The theme of Walter’s usefulness to Fringe Division, as well as his efforts to be normal (namely, by pretending he does not hear the voice or see flashes of Peter, and by leaving the lab) once again brings us to the concept of sanity, or lack thereof. What is being normal, and how can decide where the line between normal and abnormal is? Does it really matter, that Walter has not left his for three years? After all, he is an active contributor to society.
Why does he have to do so in socially acceptable ways and not have the right to be a little different? Perhaps it’s because normal is not as much a state of being as much as it is a matter of perception (ah, yes, perception again!). Individuals who are different from the majority are not abnormal, they are just unique. Most people do not smoke, and yet smokers are not considered abnormal. For that matter, most of the world’s population is female, and yet males are not considered abnormal (well…).
Which brings forth this mind bending thought: what if we were to consider different people not as insane, but as having the ability of seeing things in ways that the majority cannot (just like Milo in last season’s third episode “The Plateau”)? One real life example of this is the research being conducted by a University of Montreal professor who is currently looking into autism as a strength rather than a weakness, and his results are absolutely fascinating.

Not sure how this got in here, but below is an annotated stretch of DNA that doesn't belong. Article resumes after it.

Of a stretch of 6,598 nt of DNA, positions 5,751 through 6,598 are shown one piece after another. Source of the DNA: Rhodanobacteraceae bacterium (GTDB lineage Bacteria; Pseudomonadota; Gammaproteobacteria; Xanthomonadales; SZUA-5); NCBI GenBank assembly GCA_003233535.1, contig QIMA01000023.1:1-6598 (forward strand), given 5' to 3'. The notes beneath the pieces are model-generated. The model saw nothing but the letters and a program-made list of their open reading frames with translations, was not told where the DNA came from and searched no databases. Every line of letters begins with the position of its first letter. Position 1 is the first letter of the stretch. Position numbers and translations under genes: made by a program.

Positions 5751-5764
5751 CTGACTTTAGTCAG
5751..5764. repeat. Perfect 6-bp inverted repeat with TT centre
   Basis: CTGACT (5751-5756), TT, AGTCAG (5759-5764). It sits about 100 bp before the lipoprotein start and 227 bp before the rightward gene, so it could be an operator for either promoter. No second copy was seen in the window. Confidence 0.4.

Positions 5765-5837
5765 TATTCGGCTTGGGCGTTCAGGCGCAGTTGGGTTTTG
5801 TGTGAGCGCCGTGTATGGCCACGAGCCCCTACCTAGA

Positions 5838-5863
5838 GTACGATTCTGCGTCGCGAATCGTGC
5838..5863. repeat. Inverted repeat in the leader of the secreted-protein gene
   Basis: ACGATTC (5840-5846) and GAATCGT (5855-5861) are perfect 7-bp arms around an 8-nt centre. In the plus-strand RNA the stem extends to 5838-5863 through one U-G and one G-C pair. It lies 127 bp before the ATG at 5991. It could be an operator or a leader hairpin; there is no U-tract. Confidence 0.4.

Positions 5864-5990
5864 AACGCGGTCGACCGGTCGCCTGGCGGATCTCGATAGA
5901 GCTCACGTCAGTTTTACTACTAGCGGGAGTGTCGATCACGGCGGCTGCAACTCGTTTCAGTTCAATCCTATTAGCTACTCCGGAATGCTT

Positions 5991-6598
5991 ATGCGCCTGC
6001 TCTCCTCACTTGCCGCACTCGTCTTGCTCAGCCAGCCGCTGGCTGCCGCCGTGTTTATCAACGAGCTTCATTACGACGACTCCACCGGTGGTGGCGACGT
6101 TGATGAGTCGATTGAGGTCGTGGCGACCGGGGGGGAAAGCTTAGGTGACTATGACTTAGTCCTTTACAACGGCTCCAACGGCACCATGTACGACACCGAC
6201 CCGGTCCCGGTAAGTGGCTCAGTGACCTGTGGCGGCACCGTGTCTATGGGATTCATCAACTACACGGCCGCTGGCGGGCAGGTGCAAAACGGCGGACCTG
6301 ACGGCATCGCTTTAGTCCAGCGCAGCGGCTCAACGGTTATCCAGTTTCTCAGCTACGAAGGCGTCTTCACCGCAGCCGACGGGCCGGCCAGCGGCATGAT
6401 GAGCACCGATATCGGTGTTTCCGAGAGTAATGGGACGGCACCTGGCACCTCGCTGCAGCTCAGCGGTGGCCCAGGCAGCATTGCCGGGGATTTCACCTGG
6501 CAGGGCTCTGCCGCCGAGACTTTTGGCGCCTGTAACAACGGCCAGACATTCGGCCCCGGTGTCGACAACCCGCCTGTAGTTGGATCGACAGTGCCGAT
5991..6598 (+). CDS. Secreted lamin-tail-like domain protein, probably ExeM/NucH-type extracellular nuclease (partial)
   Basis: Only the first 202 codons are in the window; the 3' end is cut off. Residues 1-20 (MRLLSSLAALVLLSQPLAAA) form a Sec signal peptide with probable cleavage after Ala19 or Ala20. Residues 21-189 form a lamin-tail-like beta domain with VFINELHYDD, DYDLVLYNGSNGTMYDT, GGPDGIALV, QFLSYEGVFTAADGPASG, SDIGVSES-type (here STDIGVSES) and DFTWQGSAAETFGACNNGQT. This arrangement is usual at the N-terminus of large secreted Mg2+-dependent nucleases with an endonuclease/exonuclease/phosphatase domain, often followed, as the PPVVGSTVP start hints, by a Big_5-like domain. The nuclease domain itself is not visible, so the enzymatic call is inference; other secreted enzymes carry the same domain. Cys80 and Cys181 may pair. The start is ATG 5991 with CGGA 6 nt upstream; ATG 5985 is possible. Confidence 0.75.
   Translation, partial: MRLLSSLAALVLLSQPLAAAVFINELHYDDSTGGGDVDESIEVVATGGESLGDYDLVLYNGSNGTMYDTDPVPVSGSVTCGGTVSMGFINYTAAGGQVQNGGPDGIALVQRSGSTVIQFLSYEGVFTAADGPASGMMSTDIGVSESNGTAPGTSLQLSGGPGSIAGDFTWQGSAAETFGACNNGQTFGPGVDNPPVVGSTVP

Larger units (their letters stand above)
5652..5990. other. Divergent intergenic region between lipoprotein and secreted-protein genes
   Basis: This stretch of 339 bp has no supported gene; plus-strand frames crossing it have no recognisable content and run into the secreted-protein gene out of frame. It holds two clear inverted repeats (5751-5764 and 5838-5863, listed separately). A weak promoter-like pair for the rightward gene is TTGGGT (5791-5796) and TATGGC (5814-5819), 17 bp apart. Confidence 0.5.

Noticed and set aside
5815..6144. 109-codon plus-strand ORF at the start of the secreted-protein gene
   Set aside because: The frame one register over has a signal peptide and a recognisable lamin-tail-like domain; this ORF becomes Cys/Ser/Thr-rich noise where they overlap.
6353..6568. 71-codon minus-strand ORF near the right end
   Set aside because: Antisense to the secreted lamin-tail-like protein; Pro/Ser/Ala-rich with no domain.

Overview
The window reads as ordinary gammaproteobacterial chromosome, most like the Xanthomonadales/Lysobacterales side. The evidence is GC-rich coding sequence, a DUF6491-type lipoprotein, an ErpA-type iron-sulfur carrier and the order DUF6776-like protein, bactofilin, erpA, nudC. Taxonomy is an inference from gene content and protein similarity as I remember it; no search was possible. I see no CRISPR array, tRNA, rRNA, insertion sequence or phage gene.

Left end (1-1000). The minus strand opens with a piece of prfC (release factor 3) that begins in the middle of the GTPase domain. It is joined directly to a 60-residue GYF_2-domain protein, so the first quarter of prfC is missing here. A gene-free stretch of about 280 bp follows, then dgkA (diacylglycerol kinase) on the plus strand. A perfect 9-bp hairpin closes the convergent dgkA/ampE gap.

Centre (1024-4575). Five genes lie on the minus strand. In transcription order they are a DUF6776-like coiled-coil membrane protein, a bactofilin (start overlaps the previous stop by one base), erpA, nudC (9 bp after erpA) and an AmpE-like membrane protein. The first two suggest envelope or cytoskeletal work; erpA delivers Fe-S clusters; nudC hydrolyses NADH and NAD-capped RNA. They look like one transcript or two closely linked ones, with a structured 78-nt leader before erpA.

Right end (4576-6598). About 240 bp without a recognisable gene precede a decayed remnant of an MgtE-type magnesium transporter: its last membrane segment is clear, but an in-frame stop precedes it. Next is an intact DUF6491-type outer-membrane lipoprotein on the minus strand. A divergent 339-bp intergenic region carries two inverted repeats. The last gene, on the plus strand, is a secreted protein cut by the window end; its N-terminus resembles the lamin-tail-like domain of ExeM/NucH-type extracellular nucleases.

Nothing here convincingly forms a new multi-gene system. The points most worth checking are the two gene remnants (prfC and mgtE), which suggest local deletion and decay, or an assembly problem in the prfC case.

Relationships are at the heart of the show and were definitely at the heart of this episode. Particularly intriguing was the relationship between Nina and Walter, and Nina and Olivia. Walter and Nina clearly have no love one for the other, what with him calling her a viper, likening her voice to that of razors, and never thanking her. One cannot help but wonder how their relationship would have soured so much. If we assume that everything before the death of Peter 2.0 in this timeline, as described in the last episode, happened in the exact same way depicted in “Peter” (Season 2, Episode 16), we can posit that Walter blamed Nina for this death. After all, not only did Nina not help Walter to cross over, she tried to stop him, and in doing so, made Walter trip and fall, breaking the vial of the cure Walter had prepared.
Walter initially did not have the intention of bringing Peter 2.0 over to our side, but rather, wanted to administer the cure on the Other Side and return. It was the vial breaking that made him bring Peter 2.0 back, causing his death in the icy cold waters of Reiden Lake. And so, while the death of one son might have brought them together, the death of two might have been too much for the friendship to bear. On a related sidenote, Peter 2.0’s death is probably also related to Walter’s phobia of bacteria and virus’ that he cannot see, but that can cause so much harm.